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The threat from trees

To prevent branches from falling and causing accidents, old trees must be cared for

The threat from trees

In a freak accident last month, a young girl died as a tree branch suddenly fell on her from a 17 feet height, while she was playing with her friends under the shade of about 150-year-old pine tree. The incident took place in Bagh-e-Jinnah, Lahore.

The park built in 1860s is now home to around 15 pine trees. The Parks and Horticulture Authority (PHA) has said that the accident was an unfortunate, unforeseen event and was not a result of negligence as the branch fell for some unexplained reason.

PHA Director, Akhtar Mahmood, says, “The incident took place even though the tree had been checked for insect damages three months ago”. He assures that the sight of the accident and the tree are being examined for causes of the accident and that other pine trees are being checked to ensure safety.

However, private horticulturists have expressed concerns that the branch might have fallen due to a pest infection which is quite common in old, neglected trees.

Hundreds of people visit Lahore’s parks on a daily basis to cool down under the large canopies of the city’s historic trees. Such accidents are a threat to the people’s safety and make for an uncertain environment. Solutions can only be implemented if the authorities concerned know why such accidents take place in the first place.

The incident might be a result of the “sudden branch drop syndrome”. This syndrome is also known as “summer branch drop” or “sudden limb failure”. During very hot and humid summer days, a healthy looking tree branch might suddenly snap and fall, especially if the tree is old. Experts are not sure why this happens but they do know that older trees are more prone to this syndrome in the unkind summers of Lahore.

An explanation for this might be high humidity in the tree’s canopy. This leads to surplus moisture that weakens the tree’s structure. Another cause might be related to more internal issues like bacterial wetwood, which must be vigilantly catered to by the use of regular pesticides on the tree trunk.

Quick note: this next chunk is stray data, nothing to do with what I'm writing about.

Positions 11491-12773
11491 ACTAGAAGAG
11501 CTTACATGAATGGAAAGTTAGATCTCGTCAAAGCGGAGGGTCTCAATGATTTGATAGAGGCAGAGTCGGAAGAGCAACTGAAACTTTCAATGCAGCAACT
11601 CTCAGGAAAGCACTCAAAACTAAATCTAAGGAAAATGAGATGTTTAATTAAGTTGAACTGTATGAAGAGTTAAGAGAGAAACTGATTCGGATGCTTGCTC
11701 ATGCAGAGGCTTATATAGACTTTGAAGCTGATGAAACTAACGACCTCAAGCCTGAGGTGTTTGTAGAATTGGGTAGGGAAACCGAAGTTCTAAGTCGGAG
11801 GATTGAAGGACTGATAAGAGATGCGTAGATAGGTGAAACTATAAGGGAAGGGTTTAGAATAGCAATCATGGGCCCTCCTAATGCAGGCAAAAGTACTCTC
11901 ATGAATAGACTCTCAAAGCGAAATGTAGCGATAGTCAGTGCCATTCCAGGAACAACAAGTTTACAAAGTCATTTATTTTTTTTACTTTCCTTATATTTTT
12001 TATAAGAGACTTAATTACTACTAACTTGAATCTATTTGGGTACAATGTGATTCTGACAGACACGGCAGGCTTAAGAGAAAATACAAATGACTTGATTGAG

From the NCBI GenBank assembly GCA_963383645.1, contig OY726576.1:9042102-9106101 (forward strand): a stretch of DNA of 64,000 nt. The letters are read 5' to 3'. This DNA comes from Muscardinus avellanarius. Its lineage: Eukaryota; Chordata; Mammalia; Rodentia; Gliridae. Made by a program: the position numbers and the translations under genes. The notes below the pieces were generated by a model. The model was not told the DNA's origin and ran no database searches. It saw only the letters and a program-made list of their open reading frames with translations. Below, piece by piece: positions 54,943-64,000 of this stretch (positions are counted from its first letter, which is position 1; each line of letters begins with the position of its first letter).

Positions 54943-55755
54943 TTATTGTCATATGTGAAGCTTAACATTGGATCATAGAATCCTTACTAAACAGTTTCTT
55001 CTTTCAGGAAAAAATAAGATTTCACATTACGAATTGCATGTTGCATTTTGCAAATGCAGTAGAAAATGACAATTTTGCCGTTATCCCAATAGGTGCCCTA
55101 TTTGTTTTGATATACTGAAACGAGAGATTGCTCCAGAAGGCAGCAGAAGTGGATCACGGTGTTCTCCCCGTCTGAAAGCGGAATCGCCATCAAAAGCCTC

The incident might be a result of the “sudden branch drop syndrome”. This syndrome is also known as “summer branch drop” or “sudden limb failure”.

Falling branches are not only a lethal threat during strong winds of the monsoon, but also during calm summer days. Hence, the only viable solution to the problem is to constantly look out for fallen branches around the trees and pests on the tree trunks. Trimming the trees and getting rid of any snappy branches must also be made a regular practice in order to overcome the persistent threat.

Lahore, the city of gardens, is widely celebrated for its historic fauna. Pine trees have become an essential part of the landscape. From the first tree planted in the Lawrence Gardens during the British era, Lahore is now home to 1,500 pine trees.

These centuries-old evergreens have added to the city’s scenic beauty. They have also played a part in improving the environment. However, these old trees cannot stand on their own without external assistance. Horticulturists claim that older trees are accidents waiting to happen, for nothing lasts forever, especially when overlooked.

A cautious attitude and regular plant healthcare practices will prevent the ancient evergreens from turning into a constant threat to our lives. The trees must be cared for more than ever, now that they are growing old in a changing environment.

Marium Mazhar

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Political science and history student at the Lahore University of Management Sciences.

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